Nasty does not physically excite anyone who hears it, much less arouse a shameful and morbid sexual response."Anyone"? Really??? (Not even her kinky BFF?)
Kagan (who presumably falls within the category of "anyone") may not be "excite[d]" or "arouse[d]" by the Crew's oeuvre, but she does, with a straight face, argue that it contains "serious artistic value." Oddly, though, she apparently couldn't find any examples of such in the album itself; she cites none. Rather, her brief, written while she was an associate at Williams & Connolly, relies on Leonard Bernstein for the proposition that all music has "inherent value" (with props to Justice Scalia for noting that "ratiocination has little to do with esthetics"). (All music has value; Nasty is music; therefore Nasty has value. Q.E.D.!) She also notes that at least one song has political value; apparently "Dick Almighty" ("They took a dick from California, transplanted that mutha fucka to Washington DC and it fucked the nation") was a reference to none other than our 37th president, Richard Milhous Nixon. Who knew??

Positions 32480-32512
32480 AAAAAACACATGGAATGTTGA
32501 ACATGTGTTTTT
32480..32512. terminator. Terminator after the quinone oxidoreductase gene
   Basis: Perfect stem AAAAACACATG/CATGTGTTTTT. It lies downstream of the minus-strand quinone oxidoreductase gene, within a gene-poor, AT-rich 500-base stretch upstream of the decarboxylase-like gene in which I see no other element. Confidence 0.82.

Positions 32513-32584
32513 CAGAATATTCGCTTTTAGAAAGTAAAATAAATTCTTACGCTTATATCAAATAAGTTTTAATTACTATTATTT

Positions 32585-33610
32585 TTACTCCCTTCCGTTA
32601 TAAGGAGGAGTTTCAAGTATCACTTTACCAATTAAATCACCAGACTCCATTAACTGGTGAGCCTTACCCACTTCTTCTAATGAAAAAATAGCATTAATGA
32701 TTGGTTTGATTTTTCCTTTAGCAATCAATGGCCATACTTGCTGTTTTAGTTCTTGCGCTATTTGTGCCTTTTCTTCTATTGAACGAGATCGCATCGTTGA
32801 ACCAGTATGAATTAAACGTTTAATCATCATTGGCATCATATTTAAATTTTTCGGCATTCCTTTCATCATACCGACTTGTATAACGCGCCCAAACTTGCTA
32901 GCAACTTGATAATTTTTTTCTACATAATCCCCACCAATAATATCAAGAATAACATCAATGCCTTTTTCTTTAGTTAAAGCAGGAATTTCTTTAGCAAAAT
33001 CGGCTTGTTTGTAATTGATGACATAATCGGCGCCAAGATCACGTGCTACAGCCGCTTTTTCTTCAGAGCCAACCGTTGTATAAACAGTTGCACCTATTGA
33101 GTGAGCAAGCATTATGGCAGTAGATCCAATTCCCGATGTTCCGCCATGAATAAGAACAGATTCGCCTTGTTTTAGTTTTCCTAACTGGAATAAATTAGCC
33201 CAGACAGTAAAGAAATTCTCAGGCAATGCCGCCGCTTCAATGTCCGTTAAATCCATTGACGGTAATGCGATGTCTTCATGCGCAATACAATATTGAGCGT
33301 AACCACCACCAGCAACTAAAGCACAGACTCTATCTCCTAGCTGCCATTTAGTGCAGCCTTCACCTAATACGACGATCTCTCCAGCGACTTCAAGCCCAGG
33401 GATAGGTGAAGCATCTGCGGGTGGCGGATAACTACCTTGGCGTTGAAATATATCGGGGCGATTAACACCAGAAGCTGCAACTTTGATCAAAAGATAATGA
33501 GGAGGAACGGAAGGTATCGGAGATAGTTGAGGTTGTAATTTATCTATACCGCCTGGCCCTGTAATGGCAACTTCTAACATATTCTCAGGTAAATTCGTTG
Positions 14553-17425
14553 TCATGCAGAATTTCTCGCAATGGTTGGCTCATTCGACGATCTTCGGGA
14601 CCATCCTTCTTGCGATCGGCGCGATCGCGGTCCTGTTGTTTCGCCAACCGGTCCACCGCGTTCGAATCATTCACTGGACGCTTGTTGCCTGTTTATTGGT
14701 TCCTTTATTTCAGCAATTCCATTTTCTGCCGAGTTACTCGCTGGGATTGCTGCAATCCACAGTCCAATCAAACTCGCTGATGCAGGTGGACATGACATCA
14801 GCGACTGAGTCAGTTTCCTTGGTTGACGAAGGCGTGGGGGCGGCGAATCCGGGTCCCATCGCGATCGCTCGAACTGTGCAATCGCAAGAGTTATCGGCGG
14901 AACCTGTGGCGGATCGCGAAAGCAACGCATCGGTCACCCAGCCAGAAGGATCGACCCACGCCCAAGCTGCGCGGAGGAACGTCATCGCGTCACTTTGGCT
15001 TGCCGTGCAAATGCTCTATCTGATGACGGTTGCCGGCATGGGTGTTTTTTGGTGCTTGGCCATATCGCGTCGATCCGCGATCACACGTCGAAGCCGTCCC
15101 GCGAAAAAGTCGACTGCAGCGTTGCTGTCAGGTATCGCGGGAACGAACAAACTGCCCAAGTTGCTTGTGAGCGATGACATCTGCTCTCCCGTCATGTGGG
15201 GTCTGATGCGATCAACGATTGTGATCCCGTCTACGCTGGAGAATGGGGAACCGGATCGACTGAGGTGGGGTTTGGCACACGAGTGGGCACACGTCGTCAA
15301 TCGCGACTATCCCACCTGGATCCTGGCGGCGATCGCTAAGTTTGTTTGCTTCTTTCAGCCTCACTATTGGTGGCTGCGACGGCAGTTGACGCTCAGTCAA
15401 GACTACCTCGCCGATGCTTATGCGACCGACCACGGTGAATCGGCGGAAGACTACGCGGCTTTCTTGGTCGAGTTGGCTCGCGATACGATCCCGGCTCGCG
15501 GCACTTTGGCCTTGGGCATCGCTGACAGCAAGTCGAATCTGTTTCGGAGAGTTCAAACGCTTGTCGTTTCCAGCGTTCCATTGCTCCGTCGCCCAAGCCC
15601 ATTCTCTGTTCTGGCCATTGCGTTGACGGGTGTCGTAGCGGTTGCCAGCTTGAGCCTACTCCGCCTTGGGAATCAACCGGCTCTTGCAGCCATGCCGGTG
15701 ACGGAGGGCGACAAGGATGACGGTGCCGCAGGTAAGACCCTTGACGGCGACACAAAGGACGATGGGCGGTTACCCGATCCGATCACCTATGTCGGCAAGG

Whatever one may think of Kagan's characterization of Nasty, one can't argue with success; the 11th Circuit bought her arguments. See Luke Records, Inc. v. Navarro, 960 F.2d 134 (11th Cir. 1992) (reversing district court's ruling that the album was obscene, see Skyywalker Records, Inc. v. Navarro, 739 F. Supp. 578 (S.D. Fla. 1990)).
RIAA amicus brief in Luke Records, Inc. v. Navarro